If you haven’t been to the Spokane International Film Festival (SpIFF) you’re in for a real treat. The festival is a selective offering of world-class films. SpIFF celebrates the launch of its 16th Annual Festival tonight and runs through February 1.
Audiences get access to some of very best international features, documentaries, and shorts made in the past two years. Most of these screenings are an exclusive opportunity, as many of the films have not yet been commercially released for wide distribution. These same films screen at the Cannes, New York, or Toronto film festivals, and SpIFF programmers travel widely to hand pick them for Spokane audiences.
Pete Porter leads courses in film history, theory, and criticism at Eastern Washington University and is a programmer for SpIFF. He has served as Director of the festival for the last 5 years and is proud of the way that the event is expanding. Last year SpIFF hosted more than 2,500 guests and festival organizers expect to break that record in 2014.
The festival spreads across 4 Spokane venues and this year festivalgoers can catch 3 Academy Award nominees in the line-up, The Broken Circle Breakdown, The Missing Picture, and the animated short Mister Hublot. SpIFF will also host the US Premiere of The Empty Hours (Las Horas Muertas), a Spanish language film from Mexico.
Porter reveals that programmers have made a strong effort to include more Washington films, especially those helmed by filmmakers from Spokane. Audiences can take in 10 feature films, 10 documentaries, and more than 30 shorts. “About a third of those come from the Pacific Northwest, including 5 features,” says Porter. “It’s a pleasant surprise. There are many strong documentaries from Washington.”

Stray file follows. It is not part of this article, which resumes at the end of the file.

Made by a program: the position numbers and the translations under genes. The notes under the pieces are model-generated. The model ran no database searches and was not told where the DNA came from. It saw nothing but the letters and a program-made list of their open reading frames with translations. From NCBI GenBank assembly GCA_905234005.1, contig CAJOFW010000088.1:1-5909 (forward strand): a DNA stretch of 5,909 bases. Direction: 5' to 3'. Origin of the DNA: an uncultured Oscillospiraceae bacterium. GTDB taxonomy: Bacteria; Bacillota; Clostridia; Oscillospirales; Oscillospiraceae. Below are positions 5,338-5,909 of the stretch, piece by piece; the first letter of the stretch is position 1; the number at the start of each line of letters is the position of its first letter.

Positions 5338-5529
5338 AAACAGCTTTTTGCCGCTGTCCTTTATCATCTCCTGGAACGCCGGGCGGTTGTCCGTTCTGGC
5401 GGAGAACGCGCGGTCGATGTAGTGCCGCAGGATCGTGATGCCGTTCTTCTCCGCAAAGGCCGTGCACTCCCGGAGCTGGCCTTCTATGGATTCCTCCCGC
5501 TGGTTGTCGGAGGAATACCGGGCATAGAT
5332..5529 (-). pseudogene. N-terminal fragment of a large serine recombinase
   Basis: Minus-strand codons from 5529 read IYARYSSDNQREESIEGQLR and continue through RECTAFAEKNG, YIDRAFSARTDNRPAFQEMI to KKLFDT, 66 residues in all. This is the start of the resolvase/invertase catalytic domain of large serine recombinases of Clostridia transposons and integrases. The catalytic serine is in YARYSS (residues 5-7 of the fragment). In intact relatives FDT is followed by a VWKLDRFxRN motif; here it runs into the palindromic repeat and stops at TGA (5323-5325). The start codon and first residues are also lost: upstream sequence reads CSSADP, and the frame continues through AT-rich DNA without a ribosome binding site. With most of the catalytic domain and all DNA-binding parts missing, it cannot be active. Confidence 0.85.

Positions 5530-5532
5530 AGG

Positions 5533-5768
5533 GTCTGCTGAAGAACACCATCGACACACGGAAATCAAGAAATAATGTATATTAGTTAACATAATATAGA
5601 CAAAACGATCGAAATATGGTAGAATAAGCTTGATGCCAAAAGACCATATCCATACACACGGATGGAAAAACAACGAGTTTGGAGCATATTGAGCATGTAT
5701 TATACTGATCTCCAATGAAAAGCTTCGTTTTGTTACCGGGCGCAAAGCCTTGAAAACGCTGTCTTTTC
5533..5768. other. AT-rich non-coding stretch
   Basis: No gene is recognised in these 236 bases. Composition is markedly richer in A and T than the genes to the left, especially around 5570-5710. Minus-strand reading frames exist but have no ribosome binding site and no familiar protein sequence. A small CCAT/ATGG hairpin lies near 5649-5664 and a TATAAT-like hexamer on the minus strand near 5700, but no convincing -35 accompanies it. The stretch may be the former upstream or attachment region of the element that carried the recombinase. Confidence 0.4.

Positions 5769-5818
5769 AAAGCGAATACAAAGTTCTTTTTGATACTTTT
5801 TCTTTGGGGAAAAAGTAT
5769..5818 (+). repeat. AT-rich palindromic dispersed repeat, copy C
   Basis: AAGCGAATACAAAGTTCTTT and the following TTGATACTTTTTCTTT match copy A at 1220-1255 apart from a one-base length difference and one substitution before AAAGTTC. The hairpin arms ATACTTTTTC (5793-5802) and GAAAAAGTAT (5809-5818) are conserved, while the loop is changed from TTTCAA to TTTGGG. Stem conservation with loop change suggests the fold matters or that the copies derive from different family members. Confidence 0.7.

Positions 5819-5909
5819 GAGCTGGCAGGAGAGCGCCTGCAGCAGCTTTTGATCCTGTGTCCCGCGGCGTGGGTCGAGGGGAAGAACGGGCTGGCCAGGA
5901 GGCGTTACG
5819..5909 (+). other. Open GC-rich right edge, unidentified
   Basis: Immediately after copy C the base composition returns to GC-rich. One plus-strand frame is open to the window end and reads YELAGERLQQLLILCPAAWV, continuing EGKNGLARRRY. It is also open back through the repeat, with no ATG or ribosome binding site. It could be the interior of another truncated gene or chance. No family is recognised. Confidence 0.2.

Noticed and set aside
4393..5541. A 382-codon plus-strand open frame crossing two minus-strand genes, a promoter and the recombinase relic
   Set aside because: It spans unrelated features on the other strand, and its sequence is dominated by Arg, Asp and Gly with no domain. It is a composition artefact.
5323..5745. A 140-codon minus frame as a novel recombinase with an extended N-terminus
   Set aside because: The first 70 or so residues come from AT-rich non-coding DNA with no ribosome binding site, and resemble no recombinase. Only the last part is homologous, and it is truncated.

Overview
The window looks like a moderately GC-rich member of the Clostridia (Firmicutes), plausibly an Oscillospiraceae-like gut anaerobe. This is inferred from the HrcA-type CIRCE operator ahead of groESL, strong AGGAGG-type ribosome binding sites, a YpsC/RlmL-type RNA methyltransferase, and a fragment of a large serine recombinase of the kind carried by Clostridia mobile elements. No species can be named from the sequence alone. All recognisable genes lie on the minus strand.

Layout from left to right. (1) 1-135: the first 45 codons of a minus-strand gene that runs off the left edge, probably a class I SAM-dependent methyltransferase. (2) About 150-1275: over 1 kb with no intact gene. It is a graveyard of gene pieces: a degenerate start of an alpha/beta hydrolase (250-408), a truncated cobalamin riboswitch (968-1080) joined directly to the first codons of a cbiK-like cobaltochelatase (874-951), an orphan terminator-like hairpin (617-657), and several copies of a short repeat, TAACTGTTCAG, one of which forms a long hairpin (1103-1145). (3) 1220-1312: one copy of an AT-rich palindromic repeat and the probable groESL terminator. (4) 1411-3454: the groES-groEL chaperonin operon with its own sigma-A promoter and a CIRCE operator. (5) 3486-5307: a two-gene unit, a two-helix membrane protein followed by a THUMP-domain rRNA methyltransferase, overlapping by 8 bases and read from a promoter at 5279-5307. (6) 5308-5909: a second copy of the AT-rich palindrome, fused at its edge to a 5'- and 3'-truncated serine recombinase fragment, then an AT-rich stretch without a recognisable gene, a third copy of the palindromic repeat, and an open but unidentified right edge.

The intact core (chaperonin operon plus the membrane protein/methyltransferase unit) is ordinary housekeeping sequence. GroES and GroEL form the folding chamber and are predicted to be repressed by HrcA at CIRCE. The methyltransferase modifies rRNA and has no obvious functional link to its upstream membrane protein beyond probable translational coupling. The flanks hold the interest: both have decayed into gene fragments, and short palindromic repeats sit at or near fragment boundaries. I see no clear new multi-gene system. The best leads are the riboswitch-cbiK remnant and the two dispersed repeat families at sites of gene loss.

Films helmed by Washington filmmakers, or shot in state include Find Your Way, K2, Evergreen, Minor Differences, and Bible Quiz. A major attraction of SpIFF is the access to filmmakers. These guests answer questions from audiences and share tales from production. Most of the local films are billed to have a filmmaker in attendance.
The fest also offers after-film receptions, which are open to the public, and special panels. This year SpIFF is programming new forms of storytelling by including episodes of the Spokane-based web series Transolar Galacatica. Series creator Adam Harum and producer Adam Boyd are scheduled to be in attendance to answer questions about the project at one of two Filmmaker Forums.
A large and exciting variety of work awaits seasoned guests and new attendees alike. There’s even a Best of the Northwest Program including submissions from around the area and some of the very best shorts from the ReelSpokane series and Spokane’s 50 Hour Slam filmmaking competition. “I think we have a very, very strong line-up,” boasts Porter, who is especially looking forward to sharing the Opening Night Film The Rocket and Closing Night Film Matterhorn with SpIFF audiences.
Get your tickets and find the full 2014 Festival Program here.